Not very rude but he’ll probably actually find it interesting. Most of these events include some explanations of what is going on for the non-Jewish attendees.
The party is the bit more likely to get overwhelming. Often DJs play awfully loud and it can be chaotic.
If the invitation just reads his name you are very welcome to attend the service and the family sponsored probable small social bit with wine and bread blessing and small snacks immediately after (referred to as the Oneg) but likely not to join for the bigger party. How often parents discretely hang around (in the lobby say) varies often on where the party is. A longish drive? More stick around. The party itself often has assigned seating for adults and I agree that if you feel the need the be in eyesight I would first communicate your intent to the parents so they don’t notice you and worry about finding you a seat and an unplanned-for meal. $54 would be high end generous for a not family kid-only invite … $36 or even $18 more standard around my parts in general. The 18 multiple is always a nice touch though especially coming from a non-Jew.
Can we discuss this for a minute? I thought the basket of yamulkes were there as courtesy for those who wanted one, not as a suggestion that every male should put one on. I went to a Jewish wedding last year and declined to wear one, was I being rude?
If I’m not a practicing member of the Jewish religion, am I expected to wear one? Does anyone care?
If you’re Jewish, it’s expected that you’ll take one if you don’t have your own. If you’re not Jewish, it’s polite to take one. Depending on the congregation, you may be asked to wear one if you don’t gran from the basket.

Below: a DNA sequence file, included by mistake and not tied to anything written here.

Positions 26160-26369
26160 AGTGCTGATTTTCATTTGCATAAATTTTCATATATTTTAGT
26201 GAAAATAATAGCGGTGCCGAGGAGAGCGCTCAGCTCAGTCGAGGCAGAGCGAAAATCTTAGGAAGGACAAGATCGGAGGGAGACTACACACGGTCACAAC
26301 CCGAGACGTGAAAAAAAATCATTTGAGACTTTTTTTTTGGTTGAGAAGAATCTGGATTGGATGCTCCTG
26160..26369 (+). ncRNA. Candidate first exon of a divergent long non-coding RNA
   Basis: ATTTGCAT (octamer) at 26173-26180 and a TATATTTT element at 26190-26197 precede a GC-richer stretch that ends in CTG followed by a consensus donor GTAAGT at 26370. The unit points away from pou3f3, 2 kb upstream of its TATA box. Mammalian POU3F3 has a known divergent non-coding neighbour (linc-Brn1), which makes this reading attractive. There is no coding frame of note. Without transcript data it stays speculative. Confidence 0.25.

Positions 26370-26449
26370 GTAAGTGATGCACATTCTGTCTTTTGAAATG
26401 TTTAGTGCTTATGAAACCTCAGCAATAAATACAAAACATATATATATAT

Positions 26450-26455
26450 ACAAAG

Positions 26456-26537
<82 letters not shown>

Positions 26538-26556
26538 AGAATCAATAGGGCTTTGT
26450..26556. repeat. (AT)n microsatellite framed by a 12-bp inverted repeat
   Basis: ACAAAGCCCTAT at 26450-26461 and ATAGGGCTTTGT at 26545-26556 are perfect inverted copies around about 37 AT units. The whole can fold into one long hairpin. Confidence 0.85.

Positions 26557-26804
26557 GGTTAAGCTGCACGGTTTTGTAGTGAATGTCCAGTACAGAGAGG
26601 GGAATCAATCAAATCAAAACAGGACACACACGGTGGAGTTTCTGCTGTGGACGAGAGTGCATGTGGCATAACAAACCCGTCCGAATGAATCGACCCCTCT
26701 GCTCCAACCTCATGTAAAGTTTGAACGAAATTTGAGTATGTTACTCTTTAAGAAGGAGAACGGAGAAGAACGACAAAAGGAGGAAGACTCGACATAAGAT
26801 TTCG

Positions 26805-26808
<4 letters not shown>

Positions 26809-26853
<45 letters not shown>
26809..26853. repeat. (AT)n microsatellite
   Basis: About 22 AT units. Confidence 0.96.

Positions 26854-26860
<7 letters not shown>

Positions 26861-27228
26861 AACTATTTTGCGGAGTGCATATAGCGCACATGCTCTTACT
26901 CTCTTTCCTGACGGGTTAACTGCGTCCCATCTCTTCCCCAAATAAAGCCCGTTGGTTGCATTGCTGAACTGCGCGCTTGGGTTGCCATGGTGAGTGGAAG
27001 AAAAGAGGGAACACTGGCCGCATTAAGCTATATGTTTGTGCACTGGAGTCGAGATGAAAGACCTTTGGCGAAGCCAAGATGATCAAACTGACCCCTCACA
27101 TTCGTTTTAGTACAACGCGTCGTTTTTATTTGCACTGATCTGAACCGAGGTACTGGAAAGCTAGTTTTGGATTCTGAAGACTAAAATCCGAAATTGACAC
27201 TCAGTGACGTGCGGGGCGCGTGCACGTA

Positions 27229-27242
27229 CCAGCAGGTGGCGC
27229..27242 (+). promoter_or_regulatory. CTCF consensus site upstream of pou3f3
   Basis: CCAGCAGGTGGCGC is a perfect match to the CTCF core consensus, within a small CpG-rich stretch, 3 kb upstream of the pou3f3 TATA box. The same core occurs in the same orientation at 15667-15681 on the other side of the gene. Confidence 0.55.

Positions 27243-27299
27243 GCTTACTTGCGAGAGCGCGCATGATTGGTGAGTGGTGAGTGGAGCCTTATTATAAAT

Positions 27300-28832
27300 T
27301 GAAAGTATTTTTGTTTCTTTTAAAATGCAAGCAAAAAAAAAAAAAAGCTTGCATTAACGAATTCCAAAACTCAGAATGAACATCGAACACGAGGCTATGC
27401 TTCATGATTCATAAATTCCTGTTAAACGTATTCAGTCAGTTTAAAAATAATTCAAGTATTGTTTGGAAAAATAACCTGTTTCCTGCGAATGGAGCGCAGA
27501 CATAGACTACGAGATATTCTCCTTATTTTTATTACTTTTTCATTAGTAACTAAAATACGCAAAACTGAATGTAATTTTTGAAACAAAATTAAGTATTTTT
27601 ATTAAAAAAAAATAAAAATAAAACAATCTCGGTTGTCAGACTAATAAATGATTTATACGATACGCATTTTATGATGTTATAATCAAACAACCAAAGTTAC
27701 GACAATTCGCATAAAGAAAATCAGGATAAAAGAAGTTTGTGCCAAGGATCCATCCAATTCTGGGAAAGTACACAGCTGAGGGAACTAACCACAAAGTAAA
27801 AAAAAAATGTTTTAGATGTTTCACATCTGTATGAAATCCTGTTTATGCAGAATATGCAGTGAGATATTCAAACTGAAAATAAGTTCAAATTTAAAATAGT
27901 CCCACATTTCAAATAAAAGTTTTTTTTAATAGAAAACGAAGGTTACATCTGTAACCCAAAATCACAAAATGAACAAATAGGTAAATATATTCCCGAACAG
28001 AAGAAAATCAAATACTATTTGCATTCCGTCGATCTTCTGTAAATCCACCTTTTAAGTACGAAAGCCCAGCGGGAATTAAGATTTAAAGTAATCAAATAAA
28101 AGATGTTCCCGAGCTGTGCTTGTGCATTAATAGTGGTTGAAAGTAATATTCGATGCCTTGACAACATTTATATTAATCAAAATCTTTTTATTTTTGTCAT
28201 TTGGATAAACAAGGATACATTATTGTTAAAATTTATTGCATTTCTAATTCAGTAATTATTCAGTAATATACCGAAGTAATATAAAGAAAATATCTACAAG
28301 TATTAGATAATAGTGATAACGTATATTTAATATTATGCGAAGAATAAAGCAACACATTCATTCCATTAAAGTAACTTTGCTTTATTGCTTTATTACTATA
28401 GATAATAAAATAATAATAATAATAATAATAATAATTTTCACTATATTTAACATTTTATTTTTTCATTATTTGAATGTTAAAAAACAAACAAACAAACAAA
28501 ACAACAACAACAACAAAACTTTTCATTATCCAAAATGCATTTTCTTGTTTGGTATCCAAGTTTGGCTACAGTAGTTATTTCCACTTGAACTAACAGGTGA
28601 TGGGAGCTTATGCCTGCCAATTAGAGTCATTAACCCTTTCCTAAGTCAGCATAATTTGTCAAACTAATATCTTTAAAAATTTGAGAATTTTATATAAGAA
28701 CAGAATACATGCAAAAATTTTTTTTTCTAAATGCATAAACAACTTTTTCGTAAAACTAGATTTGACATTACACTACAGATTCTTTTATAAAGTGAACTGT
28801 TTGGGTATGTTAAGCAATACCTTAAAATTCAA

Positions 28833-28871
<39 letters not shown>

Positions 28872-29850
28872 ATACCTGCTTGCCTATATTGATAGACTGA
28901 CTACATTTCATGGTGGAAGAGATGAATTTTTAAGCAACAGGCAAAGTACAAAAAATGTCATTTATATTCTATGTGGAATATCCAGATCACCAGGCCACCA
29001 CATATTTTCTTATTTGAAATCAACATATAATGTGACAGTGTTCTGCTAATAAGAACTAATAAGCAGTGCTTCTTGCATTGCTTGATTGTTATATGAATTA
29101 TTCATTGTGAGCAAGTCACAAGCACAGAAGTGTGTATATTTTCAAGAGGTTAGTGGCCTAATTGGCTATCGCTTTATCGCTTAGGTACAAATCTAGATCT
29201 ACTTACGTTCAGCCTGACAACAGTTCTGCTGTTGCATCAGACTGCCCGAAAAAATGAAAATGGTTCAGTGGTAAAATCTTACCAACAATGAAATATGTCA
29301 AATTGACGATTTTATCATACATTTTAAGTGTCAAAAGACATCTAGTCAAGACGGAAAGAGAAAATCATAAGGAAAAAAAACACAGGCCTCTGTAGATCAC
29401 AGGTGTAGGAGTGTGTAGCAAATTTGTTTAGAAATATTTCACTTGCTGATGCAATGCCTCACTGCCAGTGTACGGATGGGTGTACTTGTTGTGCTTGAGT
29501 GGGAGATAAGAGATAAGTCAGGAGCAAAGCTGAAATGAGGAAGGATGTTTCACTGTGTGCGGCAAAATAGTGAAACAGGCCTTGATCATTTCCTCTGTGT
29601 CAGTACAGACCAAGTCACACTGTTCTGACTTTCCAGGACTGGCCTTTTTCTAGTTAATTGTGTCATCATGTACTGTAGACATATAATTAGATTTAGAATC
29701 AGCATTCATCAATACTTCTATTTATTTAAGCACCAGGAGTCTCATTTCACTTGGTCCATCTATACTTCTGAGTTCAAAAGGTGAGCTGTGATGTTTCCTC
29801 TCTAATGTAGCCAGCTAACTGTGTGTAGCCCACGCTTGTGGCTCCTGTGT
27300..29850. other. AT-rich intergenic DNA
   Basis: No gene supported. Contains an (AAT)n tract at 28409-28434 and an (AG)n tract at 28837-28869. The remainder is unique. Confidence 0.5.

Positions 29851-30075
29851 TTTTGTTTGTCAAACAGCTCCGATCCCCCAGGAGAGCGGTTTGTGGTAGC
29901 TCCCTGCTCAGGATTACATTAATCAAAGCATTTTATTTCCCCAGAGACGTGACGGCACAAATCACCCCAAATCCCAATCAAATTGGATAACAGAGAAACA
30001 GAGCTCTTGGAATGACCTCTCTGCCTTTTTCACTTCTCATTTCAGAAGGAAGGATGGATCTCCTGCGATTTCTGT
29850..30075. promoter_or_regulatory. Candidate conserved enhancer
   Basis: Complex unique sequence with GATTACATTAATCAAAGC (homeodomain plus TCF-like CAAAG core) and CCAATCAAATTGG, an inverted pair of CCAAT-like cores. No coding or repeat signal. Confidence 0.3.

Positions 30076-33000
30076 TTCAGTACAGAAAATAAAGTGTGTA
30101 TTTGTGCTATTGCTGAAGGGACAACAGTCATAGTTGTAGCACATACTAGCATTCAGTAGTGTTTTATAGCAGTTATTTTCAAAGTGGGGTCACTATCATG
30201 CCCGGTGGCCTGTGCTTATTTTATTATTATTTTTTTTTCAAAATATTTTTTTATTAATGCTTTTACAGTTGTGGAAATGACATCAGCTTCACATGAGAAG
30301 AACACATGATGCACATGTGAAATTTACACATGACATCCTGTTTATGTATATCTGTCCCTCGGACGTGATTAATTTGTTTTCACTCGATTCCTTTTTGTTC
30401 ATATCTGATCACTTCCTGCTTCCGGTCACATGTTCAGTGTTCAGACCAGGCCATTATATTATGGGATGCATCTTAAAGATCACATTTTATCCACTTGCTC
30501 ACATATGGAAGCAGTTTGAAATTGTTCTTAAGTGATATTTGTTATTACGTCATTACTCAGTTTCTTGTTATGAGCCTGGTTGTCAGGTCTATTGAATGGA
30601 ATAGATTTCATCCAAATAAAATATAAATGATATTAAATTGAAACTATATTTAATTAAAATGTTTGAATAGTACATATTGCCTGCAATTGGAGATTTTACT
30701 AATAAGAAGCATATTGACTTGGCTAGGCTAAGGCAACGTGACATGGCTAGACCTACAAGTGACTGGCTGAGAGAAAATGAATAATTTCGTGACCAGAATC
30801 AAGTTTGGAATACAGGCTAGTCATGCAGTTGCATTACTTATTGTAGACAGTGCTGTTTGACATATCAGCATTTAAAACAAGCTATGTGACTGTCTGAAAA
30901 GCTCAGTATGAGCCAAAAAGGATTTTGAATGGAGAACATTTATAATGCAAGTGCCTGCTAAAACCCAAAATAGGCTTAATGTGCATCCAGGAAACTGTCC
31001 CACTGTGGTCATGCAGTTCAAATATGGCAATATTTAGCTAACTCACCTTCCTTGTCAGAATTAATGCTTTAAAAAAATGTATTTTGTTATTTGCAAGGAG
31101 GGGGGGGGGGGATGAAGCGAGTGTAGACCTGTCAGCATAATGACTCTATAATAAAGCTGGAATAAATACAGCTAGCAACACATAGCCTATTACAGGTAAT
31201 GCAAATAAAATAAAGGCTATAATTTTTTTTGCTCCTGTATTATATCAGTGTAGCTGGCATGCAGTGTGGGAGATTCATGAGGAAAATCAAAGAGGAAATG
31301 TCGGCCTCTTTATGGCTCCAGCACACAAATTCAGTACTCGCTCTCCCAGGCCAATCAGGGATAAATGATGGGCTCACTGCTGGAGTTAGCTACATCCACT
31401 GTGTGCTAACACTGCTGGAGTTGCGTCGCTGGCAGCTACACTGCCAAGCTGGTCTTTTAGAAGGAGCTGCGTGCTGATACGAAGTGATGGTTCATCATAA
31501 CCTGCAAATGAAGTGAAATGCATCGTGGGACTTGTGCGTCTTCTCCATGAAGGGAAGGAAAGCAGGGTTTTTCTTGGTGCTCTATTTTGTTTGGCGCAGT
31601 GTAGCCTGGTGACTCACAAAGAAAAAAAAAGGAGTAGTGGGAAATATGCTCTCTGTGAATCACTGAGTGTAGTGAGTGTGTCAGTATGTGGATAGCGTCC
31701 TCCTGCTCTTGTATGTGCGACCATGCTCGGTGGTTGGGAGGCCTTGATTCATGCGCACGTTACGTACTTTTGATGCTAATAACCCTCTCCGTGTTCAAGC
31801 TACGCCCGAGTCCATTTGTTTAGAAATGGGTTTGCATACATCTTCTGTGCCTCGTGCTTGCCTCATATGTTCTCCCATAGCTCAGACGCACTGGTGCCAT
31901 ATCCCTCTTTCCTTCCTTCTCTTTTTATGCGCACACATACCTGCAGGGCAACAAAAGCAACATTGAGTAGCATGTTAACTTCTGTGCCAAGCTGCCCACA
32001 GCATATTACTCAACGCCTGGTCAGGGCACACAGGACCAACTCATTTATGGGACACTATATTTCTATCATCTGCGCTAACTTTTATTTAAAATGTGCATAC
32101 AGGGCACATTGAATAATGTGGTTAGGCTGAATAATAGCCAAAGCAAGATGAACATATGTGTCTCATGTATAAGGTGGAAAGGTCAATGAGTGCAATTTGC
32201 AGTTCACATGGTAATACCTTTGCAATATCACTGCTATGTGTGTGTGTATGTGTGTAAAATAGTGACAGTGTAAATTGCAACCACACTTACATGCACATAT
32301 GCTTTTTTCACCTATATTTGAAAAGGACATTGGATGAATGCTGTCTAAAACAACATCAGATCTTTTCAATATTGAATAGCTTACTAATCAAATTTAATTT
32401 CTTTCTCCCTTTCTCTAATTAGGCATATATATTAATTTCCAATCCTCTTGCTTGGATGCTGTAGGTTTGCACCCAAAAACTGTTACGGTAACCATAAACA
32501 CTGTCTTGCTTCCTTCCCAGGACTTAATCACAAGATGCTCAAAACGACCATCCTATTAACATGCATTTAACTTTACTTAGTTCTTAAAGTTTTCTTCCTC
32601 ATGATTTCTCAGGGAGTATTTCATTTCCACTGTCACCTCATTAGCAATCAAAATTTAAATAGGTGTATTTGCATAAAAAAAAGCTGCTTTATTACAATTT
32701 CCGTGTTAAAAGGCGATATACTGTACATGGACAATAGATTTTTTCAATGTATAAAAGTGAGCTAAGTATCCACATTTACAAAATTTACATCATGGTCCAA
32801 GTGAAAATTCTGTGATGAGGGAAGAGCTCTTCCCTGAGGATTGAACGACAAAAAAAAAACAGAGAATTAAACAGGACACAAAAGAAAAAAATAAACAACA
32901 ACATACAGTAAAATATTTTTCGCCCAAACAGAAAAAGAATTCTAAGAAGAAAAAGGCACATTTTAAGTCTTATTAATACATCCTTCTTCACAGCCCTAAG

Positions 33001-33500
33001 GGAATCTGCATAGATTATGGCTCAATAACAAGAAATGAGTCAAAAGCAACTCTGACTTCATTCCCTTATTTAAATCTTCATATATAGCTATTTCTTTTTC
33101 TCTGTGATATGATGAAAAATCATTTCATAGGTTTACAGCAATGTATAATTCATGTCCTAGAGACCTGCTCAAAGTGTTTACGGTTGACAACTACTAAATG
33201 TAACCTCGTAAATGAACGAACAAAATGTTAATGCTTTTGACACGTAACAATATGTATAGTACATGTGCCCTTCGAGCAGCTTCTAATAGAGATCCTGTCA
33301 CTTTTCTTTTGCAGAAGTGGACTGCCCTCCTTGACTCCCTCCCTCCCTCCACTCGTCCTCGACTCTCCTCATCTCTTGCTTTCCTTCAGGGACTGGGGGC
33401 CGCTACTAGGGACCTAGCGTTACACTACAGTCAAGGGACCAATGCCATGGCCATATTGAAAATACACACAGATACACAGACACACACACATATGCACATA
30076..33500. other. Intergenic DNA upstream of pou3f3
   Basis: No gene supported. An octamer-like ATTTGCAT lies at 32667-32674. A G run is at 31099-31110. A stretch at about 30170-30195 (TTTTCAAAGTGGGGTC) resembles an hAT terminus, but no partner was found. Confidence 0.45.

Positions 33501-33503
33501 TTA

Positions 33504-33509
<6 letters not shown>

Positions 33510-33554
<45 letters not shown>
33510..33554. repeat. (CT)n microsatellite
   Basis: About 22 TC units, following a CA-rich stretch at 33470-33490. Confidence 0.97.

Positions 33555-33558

In a more conservative congregation you may not be allowed in without one. In a reform congregation many folks won’t be wearing them. You can ask an usher if there’s any doubt, but I suspect not wearing one will be fine.
Thanks for all the great replies so far! Especially doing the gift in multiples of 18, nice tip.
So, it would be perfectly fine for me to attend the service, even if not invited myself, but not so much the party after? OK, I will play it by ear, and try to let the parents know beforehand on the issue. If I was nearby at the party I would certainly not expect to have a seat found for me at the tables, and especially not to eat or drink anything. I’m just concerned that he may have a meltdown or get into a fight with one of a couple classmates who will be there, who he has problems with at school. So I want to be nearby to intervene and calm him down (or quietly escort him out, if needed).